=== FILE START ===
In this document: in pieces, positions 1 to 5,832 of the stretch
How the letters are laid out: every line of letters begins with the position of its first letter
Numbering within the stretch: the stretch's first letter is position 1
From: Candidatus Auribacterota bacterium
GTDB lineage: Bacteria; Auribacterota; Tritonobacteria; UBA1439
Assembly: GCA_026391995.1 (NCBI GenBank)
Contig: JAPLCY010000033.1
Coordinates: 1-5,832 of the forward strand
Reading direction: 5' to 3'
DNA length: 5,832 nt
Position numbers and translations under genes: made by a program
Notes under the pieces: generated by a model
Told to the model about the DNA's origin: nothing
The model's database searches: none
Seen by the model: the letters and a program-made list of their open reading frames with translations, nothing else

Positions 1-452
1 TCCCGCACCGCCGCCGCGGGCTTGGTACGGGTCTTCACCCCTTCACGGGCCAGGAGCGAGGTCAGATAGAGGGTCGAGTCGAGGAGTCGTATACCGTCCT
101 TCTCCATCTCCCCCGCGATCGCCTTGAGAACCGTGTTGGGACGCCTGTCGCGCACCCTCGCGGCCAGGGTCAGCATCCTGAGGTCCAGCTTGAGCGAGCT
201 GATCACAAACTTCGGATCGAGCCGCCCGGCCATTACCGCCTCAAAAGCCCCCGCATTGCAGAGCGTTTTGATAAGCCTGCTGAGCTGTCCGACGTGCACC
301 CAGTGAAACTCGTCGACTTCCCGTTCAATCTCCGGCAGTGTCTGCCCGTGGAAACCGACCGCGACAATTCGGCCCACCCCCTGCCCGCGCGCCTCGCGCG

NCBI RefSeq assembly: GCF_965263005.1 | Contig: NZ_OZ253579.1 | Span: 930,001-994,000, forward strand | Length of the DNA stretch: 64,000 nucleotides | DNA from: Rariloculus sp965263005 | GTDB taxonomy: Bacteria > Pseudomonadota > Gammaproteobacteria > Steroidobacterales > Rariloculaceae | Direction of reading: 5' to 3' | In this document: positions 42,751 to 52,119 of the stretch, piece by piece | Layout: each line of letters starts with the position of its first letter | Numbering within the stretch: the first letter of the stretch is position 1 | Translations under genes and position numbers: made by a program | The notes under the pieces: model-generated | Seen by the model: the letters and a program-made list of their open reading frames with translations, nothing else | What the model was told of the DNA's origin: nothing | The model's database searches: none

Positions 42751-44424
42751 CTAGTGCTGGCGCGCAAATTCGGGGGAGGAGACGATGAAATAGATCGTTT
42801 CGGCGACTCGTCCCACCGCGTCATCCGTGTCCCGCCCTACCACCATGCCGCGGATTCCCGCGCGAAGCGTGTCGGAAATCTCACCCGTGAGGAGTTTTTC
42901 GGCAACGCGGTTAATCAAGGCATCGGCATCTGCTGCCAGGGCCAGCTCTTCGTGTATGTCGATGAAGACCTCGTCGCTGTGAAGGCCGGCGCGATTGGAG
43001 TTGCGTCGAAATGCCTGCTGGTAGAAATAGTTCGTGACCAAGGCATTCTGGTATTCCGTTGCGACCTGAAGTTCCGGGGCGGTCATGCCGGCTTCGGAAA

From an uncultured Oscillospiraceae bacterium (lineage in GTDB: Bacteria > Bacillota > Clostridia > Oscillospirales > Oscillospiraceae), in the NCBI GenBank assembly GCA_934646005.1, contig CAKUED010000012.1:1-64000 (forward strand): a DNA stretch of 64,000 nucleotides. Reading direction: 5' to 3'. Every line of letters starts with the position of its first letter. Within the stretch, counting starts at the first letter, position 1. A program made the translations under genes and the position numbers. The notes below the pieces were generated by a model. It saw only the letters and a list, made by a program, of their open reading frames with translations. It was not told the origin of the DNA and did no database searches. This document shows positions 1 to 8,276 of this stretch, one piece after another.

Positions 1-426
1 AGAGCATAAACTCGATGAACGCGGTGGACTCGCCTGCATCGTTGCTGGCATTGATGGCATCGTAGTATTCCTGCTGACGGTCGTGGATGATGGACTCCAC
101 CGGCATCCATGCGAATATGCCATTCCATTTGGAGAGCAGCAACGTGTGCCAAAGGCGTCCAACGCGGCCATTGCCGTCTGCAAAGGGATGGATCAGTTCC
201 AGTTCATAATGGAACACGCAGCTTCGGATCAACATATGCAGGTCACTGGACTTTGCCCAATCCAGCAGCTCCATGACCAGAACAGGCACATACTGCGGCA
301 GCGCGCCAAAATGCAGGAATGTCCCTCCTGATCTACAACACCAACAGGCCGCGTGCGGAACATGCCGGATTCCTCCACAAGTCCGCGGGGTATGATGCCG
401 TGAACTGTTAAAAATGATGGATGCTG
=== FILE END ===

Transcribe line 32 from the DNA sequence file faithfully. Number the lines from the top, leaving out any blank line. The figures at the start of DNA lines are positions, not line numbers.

301 GCGCGCCAAAATGCAGGAATGTCCCTCCTGATCTACAACACCAACAGGCCGCGTGCGGAACATGCCGGATTCCTCCACAAGTCCGCGGGGTATGATGCCG